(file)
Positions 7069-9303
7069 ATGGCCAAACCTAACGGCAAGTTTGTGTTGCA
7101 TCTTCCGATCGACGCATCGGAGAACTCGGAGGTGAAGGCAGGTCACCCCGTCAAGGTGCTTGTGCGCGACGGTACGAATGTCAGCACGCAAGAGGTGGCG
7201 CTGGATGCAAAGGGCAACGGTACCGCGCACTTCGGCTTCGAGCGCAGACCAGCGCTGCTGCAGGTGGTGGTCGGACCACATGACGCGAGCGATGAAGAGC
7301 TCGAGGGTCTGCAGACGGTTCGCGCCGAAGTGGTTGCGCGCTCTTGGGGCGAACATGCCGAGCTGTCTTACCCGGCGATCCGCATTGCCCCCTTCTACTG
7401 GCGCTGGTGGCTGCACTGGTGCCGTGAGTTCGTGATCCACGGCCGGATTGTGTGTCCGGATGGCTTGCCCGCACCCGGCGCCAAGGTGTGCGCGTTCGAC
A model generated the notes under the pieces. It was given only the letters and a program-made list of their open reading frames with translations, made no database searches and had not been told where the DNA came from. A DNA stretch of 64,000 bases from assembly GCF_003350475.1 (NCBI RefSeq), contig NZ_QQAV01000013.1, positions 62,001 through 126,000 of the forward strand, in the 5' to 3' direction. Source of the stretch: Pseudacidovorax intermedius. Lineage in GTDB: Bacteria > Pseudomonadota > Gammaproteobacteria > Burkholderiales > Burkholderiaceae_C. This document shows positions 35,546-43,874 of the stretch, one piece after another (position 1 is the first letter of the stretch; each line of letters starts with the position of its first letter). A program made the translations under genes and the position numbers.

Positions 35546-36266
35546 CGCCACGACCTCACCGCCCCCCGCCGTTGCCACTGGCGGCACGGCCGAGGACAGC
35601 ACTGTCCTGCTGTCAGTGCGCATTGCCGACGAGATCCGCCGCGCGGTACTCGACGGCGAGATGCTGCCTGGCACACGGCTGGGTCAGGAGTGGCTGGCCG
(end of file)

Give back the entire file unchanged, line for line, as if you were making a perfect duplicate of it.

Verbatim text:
Positions 7069-9303
7069 ATGGCCAAACCTAACGGCAAGTTTGTGTTGCA
7101 TCTTCCGATCGACGCATCGGAGAACTCGGAGGTGAAGGCAGGTCACCCCGTCAAGGTGCTTGTGCGCGACGGTACGAATGTCAGCACGCAAGAGGTGGCG
7201 CTGGATGCAAAGGGCAACGGTACCGCGCACTTCGGCTTCGAGCGCAGACCAGCGCTGCTGCAGGTGGTGGTCGGACCACATGACGCGAGCGATGAAGAGC
7301 TCGAGGGTCTGCAGACGGTTCGCGCCGAAGTGGTTGCGCGCTCTTGGGGCGAACATGCCGAGCTGTCTTACCCGGCGATCCGCATTGCCCCCTTCTACTG
7401 GCGCTGGTGGCTGCACTGGTGCCGTGAGTTCGTGATCCACGGCCGGATTGTGTGTCCGGATGGCTTGCCCGCACCCGGCGCCAAGGTGTGCGCGTTCGAC
A model generated the notes under the pieces. It was given only the letters and a program-made list of their open reading frames with translations, made no database searches and had not been told where the DNA came from. A DNA stretch of 64,000 bases from assembly GCF_003350475.1 (NCBI RefSeq), contig NZ_QQAV01000013.1, positions 62,001 through 126,000 of the forward strand, in the 5' to 3' direction. Source of the stretch: Pseudacidovorax intermedius. Lineage in GTDB: Bacteria > Pseudomonadota > Gammaproteobacteria > Burkholderiales > Burkholderiaceae_C. This document shows positions 35,546-43,874 of the stretch, one piece after another (position 1 is the first letter of the stretch; each line of letters starts with the position of its first letter). A program made the translations under genes and the position numbers.

Positions 35546-36266
35546 CGCCACGACCTCACCGCCCCCCGCCGTTGCCACTGGCGGCACGGCCGAGGACAGC
35601 ACTGTCCTGCTGTCAGTGCGCATTGCCGACGAGATCCGCCGCGCGGTACTCGACGGCGAGATGCTGCCTGGCACACGGCTGGGTCAGGAGTGGCTGGCCG